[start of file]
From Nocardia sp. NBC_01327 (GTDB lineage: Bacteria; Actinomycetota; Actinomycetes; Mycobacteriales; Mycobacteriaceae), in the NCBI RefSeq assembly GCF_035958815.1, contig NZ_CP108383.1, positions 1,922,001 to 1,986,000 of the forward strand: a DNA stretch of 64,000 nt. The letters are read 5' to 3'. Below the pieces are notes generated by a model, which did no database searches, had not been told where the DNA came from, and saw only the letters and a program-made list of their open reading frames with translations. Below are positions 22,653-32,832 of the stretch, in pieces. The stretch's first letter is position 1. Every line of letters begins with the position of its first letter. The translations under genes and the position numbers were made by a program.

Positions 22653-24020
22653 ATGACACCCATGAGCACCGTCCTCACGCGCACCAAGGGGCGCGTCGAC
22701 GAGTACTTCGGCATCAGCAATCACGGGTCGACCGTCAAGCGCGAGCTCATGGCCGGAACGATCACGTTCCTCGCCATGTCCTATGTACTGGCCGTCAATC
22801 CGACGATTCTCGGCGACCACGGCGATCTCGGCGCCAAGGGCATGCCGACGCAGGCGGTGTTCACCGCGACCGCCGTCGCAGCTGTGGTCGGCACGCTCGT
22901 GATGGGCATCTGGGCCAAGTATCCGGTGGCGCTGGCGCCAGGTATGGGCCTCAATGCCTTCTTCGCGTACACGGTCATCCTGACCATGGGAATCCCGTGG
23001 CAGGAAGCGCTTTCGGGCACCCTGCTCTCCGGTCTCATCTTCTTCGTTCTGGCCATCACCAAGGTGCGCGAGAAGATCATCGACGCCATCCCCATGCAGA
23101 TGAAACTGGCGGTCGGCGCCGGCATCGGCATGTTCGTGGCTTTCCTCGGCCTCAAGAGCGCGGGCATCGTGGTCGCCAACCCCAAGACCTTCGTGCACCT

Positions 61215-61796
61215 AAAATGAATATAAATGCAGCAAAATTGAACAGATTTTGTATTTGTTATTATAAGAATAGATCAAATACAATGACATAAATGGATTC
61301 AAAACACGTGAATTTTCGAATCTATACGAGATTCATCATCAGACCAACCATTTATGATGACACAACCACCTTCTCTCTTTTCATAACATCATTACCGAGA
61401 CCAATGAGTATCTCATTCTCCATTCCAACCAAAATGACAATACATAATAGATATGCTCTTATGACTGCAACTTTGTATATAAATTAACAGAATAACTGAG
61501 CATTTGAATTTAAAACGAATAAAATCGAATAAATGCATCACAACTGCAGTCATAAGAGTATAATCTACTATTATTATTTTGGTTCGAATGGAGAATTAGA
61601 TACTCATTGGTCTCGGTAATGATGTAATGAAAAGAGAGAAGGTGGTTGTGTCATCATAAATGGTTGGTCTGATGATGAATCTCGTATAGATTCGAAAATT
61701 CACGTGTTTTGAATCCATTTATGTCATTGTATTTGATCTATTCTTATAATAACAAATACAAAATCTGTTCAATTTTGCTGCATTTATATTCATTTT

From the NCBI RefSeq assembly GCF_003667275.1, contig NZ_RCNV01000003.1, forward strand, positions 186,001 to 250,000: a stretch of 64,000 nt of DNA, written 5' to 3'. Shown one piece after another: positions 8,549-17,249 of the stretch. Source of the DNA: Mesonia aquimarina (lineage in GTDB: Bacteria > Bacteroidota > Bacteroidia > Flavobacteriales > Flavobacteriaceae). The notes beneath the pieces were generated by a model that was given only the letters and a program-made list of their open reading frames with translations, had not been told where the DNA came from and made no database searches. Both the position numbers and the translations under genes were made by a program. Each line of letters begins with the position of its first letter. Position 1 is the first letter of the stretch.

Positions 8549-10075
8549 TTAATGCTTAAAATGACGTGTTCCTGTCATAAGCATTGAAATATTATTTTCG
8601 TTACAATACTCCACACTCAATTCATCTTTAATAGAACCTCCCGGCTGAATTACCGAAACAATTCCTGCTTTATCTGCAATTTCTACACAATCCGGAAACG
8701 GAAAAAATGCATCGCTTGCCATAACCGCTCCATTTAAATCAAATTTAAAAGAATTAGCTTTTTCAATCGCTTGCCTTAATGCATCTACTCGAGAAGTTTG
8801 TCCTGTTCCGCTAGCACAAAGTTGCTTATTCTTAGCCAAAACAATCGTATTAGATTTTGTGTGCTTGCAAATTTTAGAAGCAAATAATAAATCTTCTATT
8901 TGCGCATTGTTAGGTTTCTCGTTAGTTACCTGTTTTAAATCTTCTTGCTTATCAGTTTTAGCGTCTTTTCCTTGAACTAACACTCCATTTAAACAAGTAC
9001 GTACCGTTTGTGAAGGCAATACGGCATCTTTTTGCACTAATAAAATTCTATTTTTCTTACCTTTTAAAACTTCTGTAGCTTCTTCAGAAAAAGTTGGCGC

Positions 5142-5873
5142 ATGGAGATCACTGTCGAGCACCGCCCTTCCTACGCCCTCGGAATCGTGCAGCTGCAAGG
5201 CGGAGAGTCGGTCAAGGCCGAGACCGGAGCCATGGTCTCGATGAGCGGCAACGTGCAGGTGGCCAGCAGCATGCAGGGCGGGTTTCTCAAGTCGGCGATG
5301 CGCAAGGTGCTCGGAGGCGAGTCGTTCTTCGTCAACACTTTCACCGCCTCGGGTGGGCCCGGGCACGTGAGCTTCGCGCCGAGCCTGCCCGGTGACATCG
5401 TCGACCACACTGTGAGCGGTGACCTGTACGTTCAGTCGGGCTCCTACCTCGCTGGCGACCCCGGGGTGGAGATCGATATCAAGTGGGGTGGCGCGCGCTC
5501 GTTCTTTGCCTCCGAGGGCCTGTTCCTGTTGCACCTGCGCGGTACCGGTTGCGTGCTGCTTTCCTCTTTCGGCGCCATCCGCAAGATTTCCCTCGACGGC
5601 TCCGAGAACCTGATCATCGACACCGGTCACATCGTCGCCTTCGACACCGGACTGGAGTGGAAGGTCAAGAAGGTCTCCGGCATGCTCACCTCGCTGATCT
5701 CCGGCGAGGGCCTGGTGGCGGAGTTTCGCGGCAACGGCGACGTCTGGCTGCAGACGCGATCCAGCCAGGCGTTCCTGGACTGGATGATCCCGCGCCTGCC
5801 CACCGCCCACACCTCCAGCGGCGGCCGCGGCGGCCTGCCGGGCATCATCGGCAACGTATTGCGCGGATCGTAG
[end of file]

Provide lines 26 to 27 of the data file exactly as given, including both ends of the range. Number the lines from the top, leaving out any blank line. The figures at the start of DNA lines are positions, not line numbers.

5201 CGGAGAGTCGGTCAAGGCCGAGACCGGAGCCATGGTCTCGATGAGCGGCAACGTGCAGGTGGCCAGCAGCATGCAGGGCGGGTTTCTCAAGTCGGCGATG
5301 CGCAAGGTGCTCGGAGGCGAGTCGTTCTTCGTCAACACTTTCACCGCCTCGGGTGGGCCCGGGCACGTGAGCTTCGCGCCGAGCCTGCCCGGTGACATCG